May 7, 2013 |
Politics makes strange bedfellows, especially in Hollywood. Case in point: A trade group representing the business interests of Oregon's major production companies has joined forces with local labor leaders -- to keep a local union office from closing. In a recent letter to SAG-AFTRA Executive Director David White, Tom McFadden, executive director of the Oregon Media Production Assn. urged White to reconsider closing its Oregon office, contending that doing so would put the state's film industry at a competitive disadvantage.
CALIFORNIA | LOCAL
December 14, 1997 |
Tucked away among forested hillsides just beyond Portland's suburbia, Oregon wineries are beginning to get the world's attention. In the 35 years since the first growers to brave the Willamette Valley's mud discovered that it is an ideal place to grow pinot noir, about 120 wineries have set down roots. Last year, $90 million worth of Oregon wine was sold, as far away as Europe, Japan and Australia.
May 19, 2001 |
The Bush administration has delayed indefinitely the release of a management plan for the Cascade-Siskiyou National Monument in southern Oregon--a move that could have consequences for more than 3 million acres of wild lands set aside for such protection nationwide.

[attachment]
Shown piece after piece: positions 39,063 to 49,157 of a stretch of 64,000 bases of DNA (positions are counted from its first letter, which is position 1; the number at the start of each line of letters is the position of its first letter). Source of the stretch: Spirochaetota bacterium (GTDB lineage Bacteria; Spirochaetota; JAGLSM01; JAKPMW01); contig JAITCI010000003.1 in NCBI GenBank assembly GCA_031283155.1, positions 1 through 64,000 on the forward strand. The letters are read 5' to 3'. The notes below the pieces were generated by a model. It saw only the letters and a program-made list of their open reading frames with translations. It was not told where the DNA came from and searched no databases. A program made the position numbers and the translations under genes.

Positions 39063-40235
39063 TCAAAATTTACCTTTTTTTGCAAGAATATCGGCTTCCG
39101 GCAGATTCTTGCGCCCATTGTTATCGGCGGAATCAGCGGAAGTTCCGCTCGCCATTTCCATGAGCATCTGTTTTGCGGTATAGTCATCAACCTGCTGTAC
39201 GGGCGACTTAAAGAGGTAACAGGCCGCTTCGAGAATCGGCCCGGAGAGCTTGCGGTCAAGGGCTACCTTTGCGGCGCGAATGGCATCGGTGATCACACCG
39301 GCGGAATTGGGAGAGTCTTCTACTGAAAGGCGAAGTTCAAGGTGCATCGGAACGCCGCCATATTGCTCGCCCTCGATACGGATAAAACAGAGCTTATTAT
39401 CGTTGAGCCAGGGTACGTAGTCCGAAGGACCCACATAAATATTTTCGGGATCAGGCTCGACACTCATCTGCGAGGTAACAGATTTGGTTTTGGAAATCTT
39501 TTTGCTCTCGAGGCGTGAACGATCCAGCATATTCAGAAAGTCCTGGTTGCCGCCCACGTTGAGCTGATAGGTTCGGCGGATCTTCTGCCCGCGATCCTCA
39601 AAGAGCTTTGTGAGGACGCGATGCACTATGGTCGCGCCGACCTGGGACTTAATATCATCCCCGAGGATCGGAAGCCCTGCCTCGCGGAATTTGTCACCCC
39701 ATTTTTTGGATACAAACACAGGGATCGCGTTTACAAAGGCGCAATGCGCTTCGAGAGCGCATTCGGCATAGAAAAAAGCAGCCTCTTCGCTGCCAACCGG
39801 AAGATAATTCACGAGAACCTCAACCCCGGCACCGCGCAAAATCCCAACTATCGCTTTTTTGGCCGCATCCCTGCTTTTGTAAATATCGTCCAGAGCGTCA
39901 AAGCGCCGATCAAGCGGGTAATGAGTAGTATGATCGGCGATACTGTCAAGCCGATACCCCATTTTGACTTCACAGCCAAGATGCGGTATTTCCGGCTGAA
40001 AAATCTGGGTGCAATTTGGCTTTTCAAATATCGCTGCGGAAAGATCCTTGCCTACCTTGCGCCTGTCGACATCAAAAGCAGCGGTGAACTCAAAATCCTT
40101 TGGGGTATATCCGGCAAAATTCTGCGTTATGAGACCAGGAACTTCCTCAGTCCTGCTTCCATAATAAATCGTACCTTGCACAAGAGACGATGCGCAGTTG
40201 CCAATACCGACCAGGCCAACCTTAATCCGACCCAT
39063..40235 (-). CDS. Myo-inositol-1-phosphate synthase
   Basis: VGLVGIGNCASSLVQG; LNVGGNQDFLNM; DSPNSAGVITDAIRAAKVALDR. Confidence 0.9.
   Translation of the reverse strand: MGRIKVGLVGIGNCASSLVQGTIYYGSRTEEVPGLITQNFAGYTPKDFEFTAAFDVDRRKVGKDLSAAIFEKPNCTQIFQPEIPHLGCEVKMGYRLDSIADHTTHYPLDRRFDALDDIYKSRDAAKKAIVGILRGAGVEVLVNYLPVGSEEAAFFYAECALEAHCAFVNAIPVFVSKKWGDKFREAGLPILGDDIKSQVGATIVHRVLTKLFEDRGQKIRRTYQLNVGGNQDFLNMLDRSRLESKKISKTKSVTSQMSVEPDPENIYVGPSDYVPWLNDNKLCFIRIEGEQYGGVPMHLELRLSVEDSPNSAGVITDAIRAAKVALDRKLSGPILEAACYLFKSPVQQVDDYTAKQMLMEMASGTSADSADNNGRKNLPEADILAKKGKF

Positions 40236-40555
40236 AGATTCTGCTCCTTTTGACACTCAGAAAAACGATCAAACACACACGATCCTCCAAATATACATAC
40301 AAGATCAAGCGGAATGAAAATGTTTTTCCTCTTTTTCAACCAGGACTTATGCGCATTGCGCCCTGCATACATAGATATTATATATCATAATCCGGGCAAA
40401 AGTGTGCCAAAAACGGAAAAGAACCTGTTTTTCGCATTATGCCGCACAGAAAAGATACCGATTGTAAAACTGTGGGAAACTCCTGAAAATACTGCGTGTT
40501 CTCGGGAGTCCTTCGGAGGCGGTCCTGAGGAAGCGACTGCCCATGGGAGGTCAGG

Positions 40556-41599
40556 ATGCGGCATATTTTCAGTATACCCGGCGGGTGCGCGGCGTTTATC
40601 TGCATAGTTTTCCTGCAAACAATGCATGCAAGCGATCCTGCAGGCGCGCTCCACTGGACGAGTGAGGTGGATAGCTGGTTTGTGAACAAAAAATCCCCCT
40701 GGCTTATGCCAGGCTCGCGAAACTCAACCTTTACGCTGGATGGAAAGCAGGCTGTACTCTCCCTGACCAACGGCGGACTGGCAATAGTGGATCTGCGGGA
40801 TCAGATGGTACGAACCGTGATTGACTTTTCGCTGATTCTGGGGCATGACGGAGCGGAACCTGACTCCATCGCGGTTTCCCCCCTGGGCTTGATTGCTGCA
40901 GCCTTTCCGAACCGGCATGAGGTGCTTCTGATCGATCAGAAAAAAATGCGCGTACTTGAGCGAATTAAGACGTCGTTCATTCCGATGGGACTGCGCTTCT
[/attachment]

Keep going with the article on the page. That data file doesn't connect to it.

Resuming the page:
August 2, 1990 |
California's new gasoline tax went into effect Wednesday with few apparent hitches, drawing resigned grumbles from motorists as nearly 12,000 service stations across the state began collecting an extra nickel for each gallon of gas they sell. Spot reports from service stations and dealer associations throughout Southern California and the rest of the state indicated that most motorists came prepared to pay more for gas when they pulled up to the pumps throughout the day Wednesday.
March 12, 2002 |
The Bush administration announced an agreement Monday to withdraw "critical habitat" designations for 19 species of threatened and endangered salmon and steelhead in California, Oregon, Washington and Idaho. Builders said the administration's action would remove a significant deterrent to construction in many areas of the four states.
April 11, 1993 |
THERE ARE TIMES WHEN A PANTY GIRDLE can be a girl's best friend. For Julie Williamson, the moment came one afternoon in 1969, not long after the smart, ambitious, 29-year-old legal secretary had gone to work for Bob Packwood in the freshman senator's Portland office. She was alone talking on the telephone when her 36-year-old employer strode in and kissed her on the back of the neck.